No one really knows how many federal laws there are. Not even the Library of Congress, whose job includes keeping up with such things. Counting the laws is "nearly impossible", the Library admits.
So if some bureaucrat quietly rewrote just a teeny little section of one of the zillions of laws on the books, who would notice? Perhaps that’s what the Environmental Protection Agency was hoping would happen when it fiddled with the long-standing Clean Air Act to advance President Obama’s policy agenda.
But NFIB noticed, and along with several other business groups, has urged the U.S. Supreme Court to prevent this flagrant overreach of authority. The court heard our plea Feb. 24 that such cavalier behavior at the top levels of government could, if not stopped in its tracks, lead to other arms of the federal government doing likewise.
Imagine the havoc the IRS could cause if it knew it could get away with “editing” the U.S. Tax Code. And what about today’s union-friendly National Labor Relations Board or the Occupational Safety and Health Administration? Where would it stop?
The EPA tweak was done so the agency could worm its way into regulating greenhouse gas emissions, something that Congress did not address when creating the Clean Air Act and authority that it has denied the agency to date.
Certain that the long-term economic impact of such regulation will seriously harm the small-business community, NFIB has consistently opposed all attempts to regulate GHG emissions. Small firms subject to such rules would face costly mandates requiring operational cutbacks or the use of more expensive “green technologies.”
Even small businesses that would not be directly drawn into the web could suffer financially when businesses impacted would pass on regulatory costs such as higher energy bills or inflated prices for goods and services.
NFIB doesn’t enjoy being regular plaintiffs in court, but this White House’s rule-bending assault on Main Street is growing daily and leaves us no choice. This is exactly why you joined the National Federation of Independent Business. We’re fighting on your behalf to prevent yet another federal bureaucracy from deliberately exceeding its authority. We’re committed to carrying out our mission “to promote and protect your right to own, operate and grow your business.”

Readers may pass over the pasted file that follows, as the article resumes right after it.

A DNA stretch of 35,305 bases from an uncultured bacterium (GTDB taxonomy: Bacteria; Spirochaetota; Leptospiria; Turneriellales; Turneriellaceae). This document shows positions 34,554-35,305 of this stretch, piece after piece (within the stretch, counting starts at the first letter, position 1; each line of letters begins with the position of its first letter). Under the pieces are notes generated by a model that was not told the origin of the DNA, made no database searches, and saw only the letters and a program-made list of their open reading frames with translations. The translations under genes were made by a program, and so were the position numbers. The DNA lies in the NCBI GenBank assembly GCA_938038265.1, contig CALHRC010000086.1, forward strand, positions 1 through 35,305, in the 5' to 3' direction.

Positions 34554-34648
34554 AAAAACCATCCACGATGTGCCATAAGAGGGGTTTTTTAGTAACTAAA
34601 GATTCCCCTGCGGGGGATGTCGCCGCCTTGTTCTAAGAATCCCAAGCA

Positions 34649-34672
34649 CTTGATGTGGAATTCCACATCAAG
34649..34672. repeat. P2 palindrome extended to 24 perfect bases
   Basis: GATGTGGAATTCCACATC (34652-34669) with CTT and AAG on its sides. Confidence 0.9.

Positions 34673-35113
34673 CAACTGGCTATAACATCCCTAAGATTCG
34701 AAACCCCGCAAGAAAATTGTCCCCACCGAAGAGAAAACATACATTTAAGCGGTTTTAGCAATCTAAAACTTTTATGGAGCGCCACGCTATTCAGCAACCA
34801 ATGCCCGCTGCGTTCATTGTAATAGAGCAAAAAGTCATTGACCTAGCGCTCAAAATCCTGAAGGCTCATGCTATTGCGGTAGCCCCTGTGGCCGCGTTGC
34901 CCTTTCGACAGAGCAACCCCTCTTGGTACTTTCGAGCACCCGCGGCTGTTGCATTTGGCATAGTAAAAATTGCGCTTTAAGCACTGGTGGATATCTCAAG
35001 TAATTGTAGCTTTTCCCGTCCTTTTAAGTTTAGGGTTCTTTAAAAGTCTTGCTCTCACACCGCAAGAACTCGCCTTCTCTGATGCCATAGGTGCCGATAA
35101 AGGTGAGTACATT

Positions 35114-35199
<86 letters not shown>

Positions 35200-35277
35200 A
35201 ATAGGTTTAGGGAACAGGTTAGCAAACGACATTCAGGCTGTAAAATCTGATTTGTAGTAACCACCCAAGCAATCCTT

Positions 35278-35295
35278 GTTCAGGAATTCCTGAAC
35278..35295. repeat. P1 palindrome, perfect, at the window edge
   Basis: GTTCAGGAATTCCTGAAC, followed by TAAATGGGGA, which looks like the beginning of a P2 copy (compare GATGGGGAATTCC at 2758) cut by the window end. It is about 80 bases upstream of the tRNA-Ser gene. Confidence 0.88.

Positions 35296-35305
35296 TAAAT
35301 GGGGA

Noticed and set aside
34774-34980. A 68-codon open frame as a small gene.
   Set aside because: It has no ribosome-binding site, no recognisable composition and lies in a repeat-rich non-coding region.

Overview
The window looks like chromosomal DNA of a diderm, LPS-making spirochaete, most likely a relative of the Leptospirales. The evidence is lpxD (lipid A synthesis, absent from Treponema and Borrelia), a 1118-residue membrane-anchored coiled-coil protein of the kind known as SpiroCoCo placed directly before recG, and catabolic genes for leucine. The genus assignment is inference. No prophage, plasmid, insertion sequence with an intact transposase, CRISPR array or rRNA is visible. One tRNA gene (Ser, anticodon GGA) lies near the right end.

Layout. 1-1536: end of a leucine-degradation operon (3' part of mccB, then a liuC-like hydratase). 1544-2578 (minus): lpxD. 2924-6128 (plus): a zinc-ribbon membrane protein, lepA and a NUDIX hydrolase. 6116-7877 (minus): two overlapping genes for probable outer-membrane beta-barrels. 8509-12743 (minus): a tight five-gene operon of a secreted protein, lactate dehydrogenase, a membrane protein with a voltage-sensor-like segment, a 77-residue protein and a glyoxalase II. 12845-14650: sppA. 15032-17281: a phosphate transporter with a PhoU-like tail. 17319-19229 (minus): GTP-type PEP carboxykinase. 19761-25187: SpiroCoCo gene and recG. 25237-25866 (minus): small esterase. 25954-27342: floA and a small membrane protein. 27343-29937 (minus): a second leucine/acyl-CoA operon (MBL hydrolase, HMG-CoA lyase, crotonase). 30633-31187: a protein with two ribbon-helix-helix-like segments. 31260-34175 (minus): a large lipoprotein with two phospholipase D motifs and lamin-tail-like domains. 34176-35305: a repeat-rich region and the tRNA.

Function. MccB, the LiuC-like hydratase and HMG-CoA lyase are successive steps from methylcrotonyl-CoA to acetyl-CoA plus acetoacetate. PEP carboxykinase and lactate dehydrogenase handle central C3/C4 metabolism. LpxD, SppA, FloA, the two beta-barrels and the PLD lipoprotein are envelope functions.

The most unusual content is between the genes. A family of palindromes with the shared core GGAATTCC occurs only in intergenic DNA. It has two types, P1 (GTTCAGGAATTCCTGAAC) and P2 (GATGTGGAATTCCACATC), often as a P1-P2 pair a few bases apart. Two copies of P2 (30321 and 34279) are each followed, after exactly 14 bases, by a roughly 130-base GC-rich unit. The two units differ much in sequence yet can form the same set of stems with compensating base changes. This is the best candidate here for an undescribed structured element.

We’re also contesting the National Labor Relations Board appointments the president attempted to sneak in without congressional review and we’re fighting federal attempts to seize private property without compensating owners, a right plainly authorized in the U.S. Constitution’s Fifth Amendment.
NFIB will not back away from bullying by this administration. We’ve won victories in other courts to protect employers from NLRB decrees to force companies to display pro-union-organizing propaganda, and we’ve been successful in saving your right to resolve legal disputes through arbitration rather than court battles.
If protecting small business means going to the highest court in the land to make your voice heard, we’ll do it, and keep doing it as long as threats arise. Your support is critical. Without it, there would be no limit to the damage big government could do to your business and the American free enterprise system.